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DCAD to lease dorms after $3M sale

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Delaware College of Art and Design DCAD 707 Residence Hall Wilmington

The Delaware College of Art and Design recently sold its 707 Residence Hall to an investor for $3.5 million. | DBT PHOTO BY JACOB OWENS

WILMINGTON – The Delaware College of Art & Design recently sold its 707 Residence Hall to an investor and will lease it back to raise capital for the small private arts college.

DCAD sold the building at 707 N. King St., which is also home to its dining hall, for $3.5 million on May 30, according to county land records. The buyer was VB-T Wilmington Realty LLC, which has connections to local real estate investor Sailesh Patel.

The college will reportedly lease back the dormitory adjacent to its main campus building on Market Street for an initial seven-year term, with options for extension. In doing so, it will continue to benefit from a $1.2 million renovation of the building’s HVAC system funded by a Longwood Foundation grant last year.

DCAD President Jean Dahlgren told Delaware Business Times that the sale of the college’s last building aside from its historic main campus building was meant to streamline its responsibilities.

“We’ve never been good at managing buildings. Our main mission is education, and we provide housing because we do attract students from a variety of mid-Atlantic states,” she explained. “We want to continue to do that, but the management of the building will be better suited to someone who’s in that space.”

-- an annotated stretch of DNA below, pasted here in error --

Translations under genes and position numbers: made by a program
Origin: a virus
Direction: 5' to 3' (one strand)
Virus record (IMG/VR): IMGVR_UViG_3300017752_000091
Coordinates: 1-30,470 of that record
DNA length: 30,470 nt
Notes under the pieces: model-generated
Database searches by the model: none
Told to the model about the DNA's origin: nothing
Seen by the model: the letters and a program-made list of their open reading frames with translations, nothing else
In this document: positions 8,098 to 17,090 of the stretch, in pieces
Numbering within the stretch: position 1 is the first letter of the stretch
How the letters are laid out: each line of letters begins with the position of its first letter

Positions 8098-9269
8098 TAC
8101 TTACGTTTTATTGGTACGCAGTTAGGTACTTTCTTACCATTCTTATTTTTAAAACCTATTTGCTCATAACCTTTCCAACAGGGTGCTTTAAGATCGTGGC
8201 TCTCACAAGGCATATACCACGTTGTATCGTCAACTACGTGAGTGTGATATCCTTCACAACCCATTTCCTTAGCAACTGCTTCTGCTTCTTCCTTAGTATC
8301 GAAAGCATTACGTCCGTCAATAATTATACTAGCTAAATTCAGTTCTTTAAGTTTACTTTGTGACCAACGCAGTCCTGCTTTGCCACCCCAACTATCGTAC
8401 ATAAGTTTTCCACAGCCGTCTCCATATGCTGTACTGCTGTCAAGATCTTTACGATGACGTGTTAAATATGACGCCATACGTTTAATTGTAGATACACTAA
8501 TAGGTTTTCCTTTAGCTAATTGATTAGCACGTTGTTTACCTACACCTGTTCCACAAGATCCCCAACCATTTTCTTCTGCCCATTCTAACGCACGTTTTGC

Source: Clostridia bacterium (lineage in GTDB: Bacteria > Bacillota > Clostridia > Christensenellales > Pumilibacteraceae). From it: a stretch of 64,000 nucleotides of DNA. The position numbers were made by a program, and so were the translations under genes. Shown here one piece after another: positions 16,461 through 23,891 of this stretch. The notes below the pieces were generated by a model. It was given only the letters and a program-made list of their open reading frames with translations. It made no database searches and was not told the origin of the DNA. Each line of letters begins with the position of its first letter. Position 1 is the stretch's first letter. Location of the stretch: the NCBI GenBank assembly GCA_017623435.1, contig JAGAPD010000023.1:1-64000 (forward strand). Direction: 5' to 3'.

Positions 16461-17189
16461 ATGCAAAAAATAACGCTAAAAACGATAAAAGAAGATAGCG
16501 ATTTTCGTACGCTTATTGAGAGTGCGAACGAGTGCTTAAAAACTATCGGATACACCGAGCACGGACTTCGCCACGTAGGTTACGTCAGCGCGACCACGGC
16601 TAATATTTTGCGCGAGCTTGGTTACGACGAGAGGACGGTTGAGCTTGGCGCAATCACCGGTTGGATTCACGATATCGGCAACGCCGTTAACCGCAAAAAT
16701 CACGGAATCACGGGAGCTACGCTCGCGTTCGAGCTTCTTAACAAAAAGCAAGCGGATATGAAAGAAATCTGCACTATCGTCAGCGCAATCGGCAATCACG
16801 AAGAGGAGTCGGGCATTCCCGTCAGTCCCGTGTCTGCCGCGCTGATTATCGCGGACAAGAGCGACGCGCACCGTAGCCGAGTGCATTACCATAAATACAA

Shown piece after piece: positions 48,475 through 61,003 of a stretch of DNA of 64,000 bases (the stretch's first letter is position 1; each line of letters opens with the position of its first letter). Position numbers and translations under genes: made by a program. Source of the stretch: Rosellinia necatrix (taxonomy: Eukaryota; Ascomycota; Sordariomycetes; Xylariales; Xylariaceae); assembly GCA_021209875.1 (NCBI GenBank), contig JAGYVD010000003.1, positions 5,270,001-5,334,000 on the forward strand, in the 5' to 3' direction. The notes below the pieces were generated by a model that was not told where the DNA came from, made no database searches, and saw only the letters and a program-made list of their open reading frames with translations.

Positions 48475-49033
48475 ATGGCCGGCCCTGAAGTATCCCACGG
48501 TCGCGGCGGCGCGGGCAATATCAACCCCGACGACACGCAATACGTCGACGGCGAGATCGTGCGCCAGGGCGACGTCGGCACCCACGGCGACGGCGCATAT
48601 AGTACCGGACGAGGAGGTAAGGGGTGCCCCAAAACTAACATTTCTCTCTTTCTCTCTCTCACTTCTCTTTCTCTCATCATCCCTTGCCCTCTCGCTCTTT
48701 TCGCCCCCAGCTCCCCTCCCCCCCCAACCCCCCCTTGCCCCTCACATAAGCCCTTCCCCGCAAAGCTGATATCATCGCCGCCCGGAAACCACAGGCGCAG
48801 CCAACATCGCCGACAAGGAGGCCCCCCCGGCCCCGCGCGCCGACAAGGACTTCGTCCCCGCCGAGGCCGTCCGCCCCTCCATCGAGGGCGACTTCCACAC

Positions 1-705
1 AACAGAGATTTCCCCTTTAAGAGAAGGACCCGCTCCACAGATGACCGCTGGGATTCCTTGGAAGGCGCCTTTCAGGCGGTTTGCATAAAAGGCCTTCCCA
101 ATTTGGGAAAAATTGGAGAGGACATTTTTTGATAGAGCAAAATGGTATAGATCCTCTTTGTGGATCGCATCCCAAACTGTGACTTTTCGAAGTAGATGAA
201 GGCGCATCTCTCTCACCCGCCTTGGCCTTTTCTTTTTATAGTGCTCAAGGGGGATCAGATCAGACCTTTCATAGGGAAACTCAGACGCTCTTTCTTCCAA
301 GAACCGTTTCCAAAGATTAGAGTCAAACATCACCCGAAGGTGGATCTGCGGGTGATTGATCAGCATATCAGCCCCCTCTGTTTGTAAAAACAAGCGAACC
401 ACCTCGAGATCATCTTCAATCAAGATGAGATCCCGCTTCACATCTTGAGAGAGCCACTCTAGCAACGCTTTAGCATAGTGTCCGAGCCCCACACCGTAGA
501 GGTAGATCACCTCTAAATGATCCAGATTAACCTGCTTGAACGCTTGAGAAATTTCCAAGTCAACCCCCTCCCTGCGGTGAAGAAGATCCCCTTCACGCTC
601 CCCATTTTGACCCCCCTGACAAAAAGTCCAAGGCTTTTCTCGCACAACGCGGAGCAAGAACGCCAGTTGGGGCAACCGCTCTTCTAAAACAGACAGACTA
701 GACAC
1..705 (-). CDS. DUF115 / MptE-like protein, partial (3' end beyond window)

Sale-leasebacks for university uses are common, and employed by other institutions in Delaware, but other small metropolitan art schools, including the Pennsylvania College of Art & Design in Lancaster, Pa., choose not to offer room and board. Those students are required to commute or find their own living arrangements near campus.

While Wilmington has seen a surge of new apartment development in the Market Street corridor surrounding the DCAD campus in the last few years, those projects have also increased the cost of renting – something that could be a deterrent to a young art student.

With upward of 65% of students living in the dorms, Dahlgren said the college was cognizant of the impact of offering room and board for students at a more manageable cost. The college offers room and board for between $1,100 and $1,166, depending on the suite style, while rents alone in downtown Wilmington are commonly advertised at $1,500 a month or more.

The infusion of new capital into the college from the real estate sale will be put to use, Dahlgren said. One of the first initiatives for the funds is to give adjunct faculty, who make up the majority of DCAD’s professors, their first pay raise in many years.

 

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